Today, the House G.O.P. selected a new leader for their Conference to replace Liz Cheney. Rather than a divisive conspiracy theorist or a decrepit senior member, they went with newcomer and relative unknown Elise Stefanik, a moderate representing New York’s border North Country.
But who is Elise Stefanik — really? Well, here are a few things you should know.
First and foremost, let’s talk about the office she’s taking over. The Chair of the House Republican Conference is the third most powerful member of the minority party in the House, being responsible for day-to-day operations and scheduling. Where the Leader’s office sets policy and the Whip keeps the members in line (making deals, exchanging favors and election support for votes), the Chair acts as a mediator, keeping people on-message and coordinating release of information through the Legislative Digest.
(As such, it’s hardly surprising that Rep. Liz Cheney was removed from her position earlier this week; it wasn’t her job to set the message but instead to disseminate it. She’ll be far more effective as an outsider, and anyone else would be better as Chair.)
But why Stefanik? Nobody seems to know about her outside of upstate New York, right?
Well, that’s not really true. She’s been working in party politics since the Bush Administration, starting as a staffer just after her graduation from Harvard. Afterward, she worked for think-tanks and in campaigns until running herself in 2014. In her spare time, she founded the now-defunct blog “American Maggie”, a forum for female conservatives which hosted articles from contributors ranging from Sarah Palin to Christie Whitman. Presently, she helps run Elevate PAC, a committee dedicated to supporting the election of more Republican women to Congress.
During her time in Congress, she’s been seen as a moderate, often voting against Trump policies while remaining a vocal supporter of his presidency. (The Bipartisan Index ranks her as the 19th most bipartisan House Member; the Nunes Committee puts her at #3.) She’s pro-life, but not purely; she’s anti-immigrant, but not entirely; she’s pro-LGBT and pro-Post Office, and tends to support reform as opposed to nationalization when it comes to healthcare. She could well be termed a moderate maverick; her most quoted sound bite is “I wasn’t asking for permission” — and she was talking to her own party’s election coordinator when she said it.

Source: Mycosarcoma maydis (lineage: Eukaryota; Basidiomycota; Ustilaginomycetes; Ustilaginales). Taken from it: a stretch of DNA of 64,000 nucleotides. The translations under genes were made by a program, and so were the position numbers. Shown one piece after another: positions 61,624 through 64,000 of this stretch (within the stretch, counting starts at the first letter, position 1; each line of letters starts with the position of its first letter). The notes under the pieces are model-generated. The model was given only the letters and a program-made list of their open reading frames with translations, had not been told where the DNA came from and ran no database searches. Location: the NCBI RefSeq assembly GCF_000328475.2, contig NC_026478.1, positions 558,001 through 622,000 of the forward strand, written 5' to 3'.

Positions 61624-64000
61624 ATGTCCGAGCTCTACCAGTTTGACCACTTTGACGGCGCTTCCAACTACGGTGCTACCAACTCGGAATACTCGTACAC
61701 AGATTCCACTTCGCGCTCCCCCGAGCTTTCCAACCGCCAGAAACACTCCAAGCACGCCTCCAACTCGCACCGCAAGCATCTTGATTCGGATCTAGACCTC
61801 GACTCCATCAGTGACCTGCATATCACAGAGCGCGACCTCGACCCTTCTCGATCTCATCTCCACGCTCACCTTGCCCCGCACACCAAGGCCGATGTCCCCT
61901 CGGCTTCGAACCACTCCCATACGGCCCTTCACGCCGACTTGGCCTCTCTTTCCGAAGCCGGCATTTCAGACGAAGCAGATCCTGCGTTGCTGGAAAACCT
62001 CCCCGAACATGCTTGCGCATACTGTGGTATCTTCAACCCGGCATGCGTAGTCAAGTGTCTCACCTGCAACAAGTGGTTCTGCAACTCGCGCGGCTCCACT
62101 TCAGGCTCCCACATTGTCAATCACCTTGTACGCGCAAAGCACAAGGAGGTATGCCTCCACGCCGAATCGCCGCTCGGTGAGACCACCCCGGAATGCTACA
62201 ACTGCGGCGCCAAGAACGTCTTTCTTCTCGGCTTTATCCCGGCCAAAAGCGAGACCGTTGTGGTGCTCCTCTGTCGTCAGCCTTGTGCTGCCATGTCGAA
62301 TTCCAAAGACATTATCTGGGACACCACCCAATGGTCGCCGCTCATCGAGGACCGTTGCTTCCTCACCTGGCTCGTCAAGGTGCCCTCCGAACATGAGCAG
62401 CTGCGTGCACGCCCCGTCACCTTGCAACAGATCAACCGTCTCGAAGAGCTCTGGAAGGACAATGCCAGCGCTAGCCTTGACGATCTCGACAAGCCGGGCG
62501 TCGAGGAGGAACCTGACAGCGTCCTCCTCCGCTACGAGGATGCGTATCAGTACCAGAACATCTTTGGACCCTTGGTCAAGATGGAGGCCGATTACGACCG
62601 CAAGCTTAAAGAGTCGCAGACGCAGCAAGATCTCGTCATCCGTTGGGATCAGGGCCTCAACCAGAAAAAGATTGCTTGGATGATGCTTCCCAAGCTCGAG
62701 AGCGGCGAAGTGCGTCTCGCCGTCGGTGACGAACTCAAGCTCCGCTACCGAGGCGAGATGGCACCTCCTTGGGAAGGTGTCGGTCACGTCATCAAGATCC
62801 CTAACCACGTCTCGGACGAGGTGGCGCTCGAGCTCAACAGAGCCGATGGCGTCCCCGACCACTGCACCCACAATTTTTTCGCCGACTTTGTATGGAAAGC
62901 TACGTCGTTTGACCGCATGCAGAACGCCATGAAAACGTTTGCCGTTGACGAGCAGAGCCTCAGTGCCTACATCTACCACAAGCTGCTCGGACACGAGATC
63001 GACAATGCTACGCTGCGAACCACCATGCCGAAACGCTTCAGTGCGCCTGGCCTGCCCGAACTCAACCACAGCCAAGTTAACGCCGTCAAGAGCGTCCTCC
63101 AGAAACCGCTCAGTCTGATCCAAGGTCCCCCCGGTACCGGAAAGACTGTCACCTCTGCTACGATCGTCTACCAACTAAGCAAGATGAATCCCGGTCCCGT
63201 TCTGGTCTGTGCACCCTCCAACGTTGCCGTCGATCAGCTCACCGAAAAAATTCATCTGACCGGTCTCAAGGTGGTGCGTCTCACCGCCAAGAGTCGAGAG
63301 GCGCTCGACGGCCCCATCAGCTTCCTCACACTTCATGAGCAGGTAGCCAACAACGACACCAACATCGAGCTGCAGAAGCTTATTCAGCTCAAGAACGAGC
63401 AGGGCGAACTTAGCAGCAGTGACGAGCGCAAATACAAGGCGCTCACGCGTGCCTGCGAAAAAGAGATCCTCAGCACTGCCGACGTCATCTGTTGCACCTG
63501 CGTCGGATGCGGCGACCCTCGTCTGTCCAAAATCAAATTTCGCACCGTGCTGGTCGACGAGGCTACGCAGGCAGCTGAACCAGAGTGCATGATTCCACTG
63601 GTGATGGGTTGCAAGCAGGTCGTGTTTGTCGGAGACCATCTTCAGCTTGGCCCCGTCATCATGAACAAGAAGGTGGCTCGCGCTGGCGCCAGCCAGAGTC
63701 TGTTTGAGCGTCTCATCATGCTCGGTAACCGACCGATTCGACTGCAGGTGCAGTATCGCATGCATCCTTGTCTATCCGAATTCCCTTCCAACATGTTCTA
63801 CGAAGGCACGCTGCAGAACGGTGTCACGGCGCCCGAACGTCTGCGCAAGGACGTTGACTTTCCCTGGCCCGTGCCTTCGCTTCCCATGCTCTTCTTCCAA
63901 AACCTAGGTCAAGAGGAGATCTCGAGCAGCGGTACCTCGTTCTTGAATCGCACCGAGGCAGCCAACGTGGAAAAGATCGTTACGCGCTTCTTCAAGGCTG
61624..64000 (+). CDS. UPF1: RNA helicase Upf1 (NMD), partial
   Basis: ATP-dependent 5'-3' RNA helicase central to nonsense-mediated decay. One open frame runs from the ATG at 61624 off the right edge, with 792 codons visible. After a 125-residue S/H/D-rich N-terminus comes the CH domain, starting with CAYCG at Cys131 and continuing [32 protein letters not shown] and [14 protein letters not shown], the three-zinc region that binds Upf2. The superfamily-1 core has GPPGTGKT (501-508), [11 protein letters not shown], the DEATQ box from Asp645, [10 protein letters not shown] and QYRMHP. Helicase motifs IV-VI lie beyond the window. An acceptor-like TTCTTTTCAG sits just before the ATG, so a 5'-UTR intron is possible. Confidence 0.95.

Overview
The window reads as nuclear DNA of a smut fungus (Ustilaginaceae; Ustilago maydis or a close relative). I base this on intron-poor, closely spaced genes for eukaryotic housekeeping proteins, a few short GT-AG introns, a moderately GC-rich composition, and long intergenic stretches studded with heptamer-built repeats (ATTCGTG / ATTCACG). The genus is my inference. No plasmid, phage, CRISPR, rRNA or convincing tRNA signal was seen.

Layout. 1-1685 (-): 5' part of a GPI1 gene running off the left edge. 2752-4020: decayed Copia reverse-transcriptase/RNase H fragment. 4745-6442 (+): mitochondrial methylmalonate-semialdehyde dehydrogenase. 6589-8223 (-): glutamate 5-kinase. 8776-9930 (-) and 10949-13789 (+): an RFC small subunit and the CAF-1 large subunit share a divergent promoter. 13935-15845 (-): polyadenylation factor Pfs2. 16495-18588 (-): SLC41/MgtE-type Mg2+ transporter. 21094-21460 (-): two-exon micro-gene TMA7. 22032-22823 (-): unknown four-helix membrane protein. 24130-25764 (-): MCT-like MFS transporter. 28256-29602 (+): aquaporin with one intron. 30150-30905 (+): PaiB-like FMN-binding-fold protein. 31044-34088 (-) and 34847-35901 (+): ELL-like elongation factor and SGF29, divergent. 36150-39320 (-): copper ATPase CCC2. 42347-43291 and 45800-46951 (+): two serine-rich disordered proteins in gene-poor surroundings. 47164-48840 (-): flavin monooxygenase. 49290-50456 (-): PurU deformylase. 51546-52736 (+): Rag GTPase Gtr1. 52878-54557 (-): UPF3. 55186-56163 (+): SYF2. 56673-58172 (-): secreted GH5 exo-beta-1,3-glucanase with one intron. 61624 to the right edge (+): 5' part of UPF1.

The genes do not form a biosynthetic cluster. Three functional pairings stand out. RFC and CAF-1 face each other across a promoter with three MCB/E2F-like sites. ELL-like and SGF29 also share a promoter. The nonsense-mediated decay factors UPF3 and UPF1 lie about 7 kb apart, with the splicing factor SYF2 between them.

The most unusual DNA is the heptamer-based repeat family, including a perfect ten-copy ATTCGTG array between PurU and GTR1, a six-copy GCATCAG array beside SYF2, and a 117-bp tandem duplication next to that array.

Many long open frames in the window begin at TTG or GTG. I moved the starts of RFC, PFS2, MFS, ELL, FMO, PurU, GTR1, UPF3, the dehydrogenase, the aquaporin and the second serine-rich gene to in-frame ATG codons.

There are some who might take alarm at her stance on the Trump election conspiracy. She’s vocal about her conviction that the 2020 election was won unfairly by Biden, but her reasoning in many respects is startlingly cogent and disagrees with the standard Republican narrative. Nevertheless, she’s been censured by Harvard for what they termed “deliberate mendacity” on the subject, and Trump himself endorsed her to replace Liz Cheney, in part due to statements she made on a Steve Bannon podcast earlier this month.
But the bottom line is, she’s a fresh face in Congress and a leader in the new wave of Republican women. Her connections with powerful party members like Mitt Romney, Paul Ryan, John Behner, and Bill Krystol are enough to guarantee her continued rise in power (so long as she doesn’t screw up, that is), and her willingness to adapt to the party’s narrative makes her far more suited to this position than was Cheney.
It’s worth noting that former influential Conference chairs have become Vice President three times in recent history. Truth be told, the country could do a lot worse — and frequently has.
TL;DR: TNFN Editorial Position is generally positive, with some reservations.
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